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1. Quoted in James Williams, Education in Egypt Before British Control (Birmingham, n.p., 1939), p. 79. [BACK]

2. Spencer, “Moral Education,” pp. 112–13. [BACK]

3. El-Gawhary, “Report from a War Zone,” p. 50; al-Ahram, 26 July 1993, p. 7. [BACK]

4. Al-Ahram, 31 July 1993, p. 10. [BACK]

5. Hani Sharif Mahmud, interview, 18 April 1989, pp. 342–44. [BACK]

6. Joel Beinin, personal communication, 1989. [BACK]

7. Hani Sharif Mahmud, interview, 9 June 1989, pp. 339–40. [BACK]

8. Eric Davis, “Ideology, Social Class, and Islamic Radicalism in Modern Egypt,” in From Nationalism to Revolutionary Islam, ed. Said Amir Arjomand (London: The Macmillan Press, Ltd., 1984), pp. 139–40. [BACK]

9. Karl Marx, in the introduction to his “Contribution to a Critique of Hegel's Philosophy of Right,” in The Marx-Engels Reader, 2nd ed., ed. Robert C. Tucker (New York: Norton, 1978), p. 54. [BACK]

10. The section on religion in Economy and Society is published in English as The Sociology of Religion, trans. Ephraim Fischoff (1922; rpt., Boston: Beacon, 1963). Curiously, Davis does not cite Weber. [BACK]

11. Davis, “Ideology, Social Class, and Islamic Radicalism,” p. 141. [BACK]

12. Davis, “Ideology, Social Class, and Islamic Radicalism,” p. 147. [BACK]

13. Davis, “Ideology, Social Class, and Islamic Radicalism,” p. 146. [BACK]

14. Saad Eddin Ibrahim, “Anatomy of Egypt's Militant Islamic Groups: Methodological Note and Preliminary Findings,” International Journal of Middle East Studies 12 (1980), pp. 423–53; Ahmad Abdalla, The Student Movement; Fischer and Abedi, Debating Muslims, p. 86. [BACK]

15. Davis, “Ideology, Social Class, and Islamic Radicalism,” p. 147. [BACK]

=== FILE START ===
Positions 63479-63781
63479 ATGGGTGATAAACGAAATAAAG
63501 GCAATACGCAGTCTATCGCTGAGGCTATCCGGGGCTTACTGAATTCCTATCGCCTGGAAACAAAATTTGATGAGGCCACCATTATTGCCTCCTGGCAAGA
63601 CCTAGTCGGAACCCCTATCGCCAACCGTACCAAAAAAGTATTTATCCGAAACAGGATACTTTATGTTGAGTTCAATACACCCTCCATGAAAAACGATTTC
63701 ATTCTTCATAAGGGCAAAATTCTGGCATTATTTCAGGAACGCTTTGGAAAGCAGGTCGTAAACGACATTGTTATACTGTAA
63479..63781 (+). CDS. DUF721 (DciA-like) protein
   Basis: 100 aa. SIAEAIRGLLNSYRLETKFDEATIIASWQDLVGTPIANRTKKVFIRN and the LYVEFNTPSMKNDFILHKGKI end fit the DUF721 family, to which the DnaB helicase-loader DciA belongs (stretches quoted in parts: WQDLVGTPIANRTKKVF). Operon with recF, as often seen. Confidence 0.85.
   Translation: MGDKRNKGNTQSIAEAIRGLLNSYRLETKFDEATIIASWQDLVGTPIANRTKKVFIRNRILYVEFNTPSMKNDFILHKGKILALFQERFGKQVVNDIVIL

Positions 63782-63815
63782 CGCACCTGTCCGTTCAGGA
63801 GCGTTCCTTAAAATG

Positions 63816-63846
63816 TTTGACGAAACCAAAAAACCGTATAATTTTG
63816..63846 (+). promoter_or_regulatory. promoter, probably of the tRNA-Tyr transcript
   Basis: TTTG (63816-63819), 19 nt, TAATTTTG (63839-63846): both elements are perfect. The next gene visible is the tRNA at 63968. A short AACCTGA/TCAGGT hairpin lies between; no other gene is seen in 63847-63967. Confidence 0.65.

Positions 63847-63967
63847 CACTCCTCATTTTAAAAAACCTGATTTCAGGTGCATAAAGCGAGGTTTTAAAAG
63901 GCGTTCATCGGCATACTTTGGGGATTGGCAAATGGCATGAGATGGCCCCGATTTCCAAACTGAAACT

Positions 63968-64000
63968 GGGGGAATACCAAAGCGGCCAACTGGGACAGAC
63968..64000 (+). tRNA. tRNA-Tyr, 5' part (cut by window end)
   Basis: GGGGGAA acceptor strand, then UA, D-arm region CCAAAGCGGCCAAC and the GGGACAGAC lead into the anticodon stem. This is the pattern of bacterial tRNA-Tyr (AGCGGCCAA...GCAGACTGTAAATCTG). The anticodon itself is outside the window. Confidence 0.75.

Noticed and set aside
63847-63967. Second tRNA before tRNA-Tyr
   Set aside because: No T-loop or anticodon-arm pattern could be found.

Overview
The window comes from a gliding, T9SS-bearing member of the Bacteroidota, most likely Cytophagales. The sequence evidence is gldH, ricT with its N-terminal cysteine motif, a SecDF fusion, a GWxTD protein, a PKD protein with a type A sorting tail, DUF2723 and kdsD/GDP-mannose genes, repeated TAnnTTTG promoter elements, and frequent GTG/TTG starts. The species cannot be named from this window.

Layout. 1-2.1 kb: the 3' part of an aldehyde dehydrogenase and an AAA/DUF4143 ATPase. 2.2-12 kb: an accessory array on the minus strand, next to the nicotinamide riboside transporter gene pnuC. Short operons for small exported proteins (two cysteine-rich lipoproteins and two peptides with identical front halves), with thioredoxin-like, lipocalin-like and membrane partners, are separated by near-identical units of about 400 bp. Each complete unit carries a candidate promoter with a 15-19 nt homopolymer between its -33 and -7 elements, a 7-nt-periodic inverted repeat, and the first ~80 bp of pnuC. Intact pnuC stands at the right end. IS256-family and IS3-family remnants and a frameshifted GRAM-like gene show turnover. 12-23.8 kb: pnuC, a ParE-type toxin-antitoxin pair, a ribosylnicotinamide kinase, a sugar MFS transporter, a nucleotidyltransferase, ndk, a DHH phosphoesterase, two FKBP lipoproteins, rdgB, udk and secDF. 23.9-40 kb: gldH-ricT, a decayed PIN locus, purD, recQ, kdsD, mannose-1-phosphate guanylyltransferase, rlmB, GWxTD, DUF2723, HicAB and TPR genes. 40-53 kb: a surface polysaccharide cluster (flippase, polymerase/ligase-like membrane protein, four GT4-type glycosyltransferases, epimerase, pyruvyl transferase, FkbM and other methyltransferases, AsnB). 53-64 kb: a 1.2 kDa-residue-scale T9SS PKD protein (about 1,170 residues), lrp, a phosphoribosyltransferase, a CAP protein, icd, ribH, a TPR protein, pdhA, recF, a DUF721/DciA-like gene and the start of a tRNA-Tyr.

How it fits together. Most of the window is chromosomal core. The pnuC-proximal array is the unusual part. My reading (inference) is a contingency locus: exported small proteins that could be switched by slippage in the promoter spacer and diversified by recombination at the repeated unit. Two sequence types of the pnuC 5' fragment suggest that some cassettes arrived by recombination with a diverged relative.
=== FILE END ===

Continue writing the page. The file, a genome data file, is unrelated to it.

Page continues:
16. Janet Abu-Lughod, “Rural Migration and Politics in Egypt,” p. 324. [BACK]

17. “The emphasis on a unitary, holistic Islam is very compatible with the overall world-view of the rural petite-bourgeoisie. It has been argued that there is no contradiction between the fact that such a large percentage of Islamic militants have been educated in the natural sciences and still subscribe to radical interpretations of Islam. Since the natural sciences stress an absolute approach to knowledge (either something is right or it is wrong), it is erroneous to assume that a “modern” education will necessarily erode a traditional consciousness which likewise emphasizes absolute categories of thought.” Davis, “Ideology, Social Class, and Islamic Radicalism,” p. 146. It is worth noting here that the Egyptian educational system has long been criticized for teaching all subjects as if there were an absolute quality to knowledge. The difference between the teaching of literature and of engineering is thus not necessarily very great. It is also worth noting that Hassan al-Banna, Sayyid Qutb, Samia ‘Abd al-Rahman, and Layla al-Shamsi were all trained in literature rather than the sciences. [BACK]